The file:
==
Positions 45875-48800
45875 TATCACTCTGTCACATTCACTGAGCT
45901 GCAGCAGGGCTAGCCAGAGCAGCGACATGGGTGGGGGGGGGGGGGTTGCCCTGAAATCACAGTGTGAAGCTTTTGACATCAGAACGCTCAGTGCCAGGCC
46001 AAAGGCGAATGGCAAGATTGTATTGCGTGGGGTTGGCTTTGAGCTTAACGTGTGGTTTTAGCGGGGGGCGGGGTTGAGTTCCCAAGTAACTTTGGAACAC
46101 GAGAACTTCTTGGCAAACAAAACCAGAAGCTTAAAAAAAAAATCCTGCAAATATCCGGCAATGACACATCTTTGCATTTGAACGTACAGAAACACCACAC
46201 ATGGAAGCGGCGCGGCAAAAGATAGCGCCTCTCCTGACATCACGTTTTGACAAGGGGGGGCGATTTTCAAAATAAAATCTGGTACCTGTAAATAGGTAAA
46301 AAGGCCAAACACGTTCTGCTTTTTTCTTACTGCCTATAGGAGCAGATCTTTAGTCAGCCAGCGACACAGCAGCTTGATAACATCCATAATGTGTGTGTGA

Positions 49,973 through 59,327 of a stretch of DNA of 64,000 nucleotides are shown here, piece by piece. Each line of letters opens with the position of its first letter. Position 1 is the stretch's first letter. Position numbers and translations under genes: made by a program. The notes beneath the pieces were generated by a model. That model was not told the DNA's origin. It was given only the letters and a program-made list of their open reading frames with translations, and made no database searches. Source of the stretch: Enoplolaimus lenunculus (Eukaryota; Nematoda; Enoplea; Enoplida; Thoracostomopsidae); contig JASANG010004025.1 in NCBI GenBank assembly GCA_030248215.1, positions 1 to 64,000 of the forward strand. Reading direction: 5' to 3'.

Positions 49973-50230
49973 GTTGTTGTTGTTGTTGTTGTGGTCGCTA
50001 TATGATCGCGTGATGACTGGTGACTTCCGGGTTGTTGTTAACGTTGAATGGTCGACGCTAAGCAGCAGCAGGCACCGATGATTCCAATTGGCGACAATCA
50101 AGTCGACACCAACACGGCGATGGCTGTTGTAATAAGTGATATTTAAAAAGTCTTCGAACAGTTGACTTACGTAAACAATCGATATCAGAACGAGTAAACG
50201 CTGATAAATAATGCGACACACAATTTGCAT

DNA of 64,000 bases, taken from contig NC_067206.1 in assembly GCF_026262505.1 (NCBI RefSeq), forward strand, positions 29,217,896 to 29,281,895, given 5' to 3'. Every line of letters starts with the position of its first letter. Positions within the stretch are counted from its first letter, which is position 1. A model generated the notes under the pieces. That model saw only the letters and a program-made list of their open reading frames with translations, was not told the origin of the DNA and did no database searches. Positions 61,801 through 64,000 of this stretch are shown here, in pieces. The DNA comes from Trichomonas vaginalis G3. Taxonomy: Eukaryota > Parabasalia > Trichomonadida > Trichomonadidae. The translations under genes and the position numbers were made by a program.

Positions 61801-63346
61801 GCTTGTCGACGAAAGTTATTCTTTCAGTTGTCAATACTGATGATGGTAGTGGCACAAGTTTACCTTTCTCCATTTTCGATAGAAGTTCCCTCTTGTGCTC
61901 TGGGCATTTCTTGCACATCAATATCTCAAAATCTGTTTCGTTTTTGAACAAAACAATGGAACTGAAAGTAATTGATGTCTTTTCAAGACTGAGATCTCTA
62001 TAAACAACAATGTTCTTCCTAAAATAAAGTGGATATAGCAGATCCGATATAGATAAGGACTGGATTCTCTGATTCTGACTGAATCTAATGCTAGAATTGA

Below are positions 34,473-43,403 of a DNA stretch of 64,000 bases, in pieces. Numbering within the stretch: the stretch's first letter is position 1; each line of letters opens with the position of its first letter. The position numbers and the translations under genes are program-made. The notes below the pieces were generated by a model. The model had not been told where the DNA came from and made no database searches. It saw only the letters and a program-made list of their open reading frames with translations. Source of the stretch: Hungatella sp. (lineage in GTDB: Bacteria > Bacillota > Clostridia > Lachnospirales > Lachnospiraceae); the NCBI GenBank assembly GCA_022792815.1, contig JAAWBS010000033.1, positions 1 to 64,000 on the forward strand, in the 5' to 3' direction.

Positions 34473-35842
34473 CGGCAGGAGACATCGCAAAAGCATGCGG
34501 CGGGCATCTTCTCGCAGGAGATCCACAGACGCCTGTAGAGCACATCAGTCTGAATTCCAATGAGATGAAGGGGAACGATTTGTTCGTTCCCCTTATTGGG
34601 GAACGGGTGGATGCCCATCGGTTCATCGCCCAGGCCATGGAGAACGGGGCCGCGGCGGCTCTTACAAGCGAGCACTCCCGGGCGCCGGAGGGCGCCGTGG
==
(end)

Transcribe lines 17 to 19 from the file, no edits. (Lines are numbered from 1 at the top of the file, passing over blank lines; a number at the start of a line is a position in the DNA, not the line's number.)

61901 TGGGCATTTCTTGCACATCAATATCTCAAAATCTGTTTCGTTTTTGAACAAAACAATGGAACTGAAAGTAATTGATGTCTTTTCAAGACTGAGATCTCTA
62001 TAAACAACAATGTTCTTCCTAAAATAAAGTGGATATAGCAGATCCGATATAGATAAGGACTGGATTCTCTGATTCTGACTGAATCTAATGCTAGAATTGA

Below are positions 34,473-43,403 of a DNA stretch of 64,000 bases, in pieces. Numbering within the stretch: the stretch's first letter is position 1; each line of letters opens with the position of its first letter. The position numbers and the translations under genes are program-made. The notes below the pieces were generated by a model. The model had not been told where the DNA came from and made no database searches. It saw only the letters and a program-made list of their open reading frames with translations. Source of the stretch: Hungatella sp. (lineage in GTDB: Bacteria > Bacillota > Clostridia > Lachnospirales > Lachnospiraceae); the NCBI GenBank assembly GCA_022792815.1, contig JAAWBS010000033.1, positions 1 to 64,000 on the forward strand, in the 5' to 3' direction.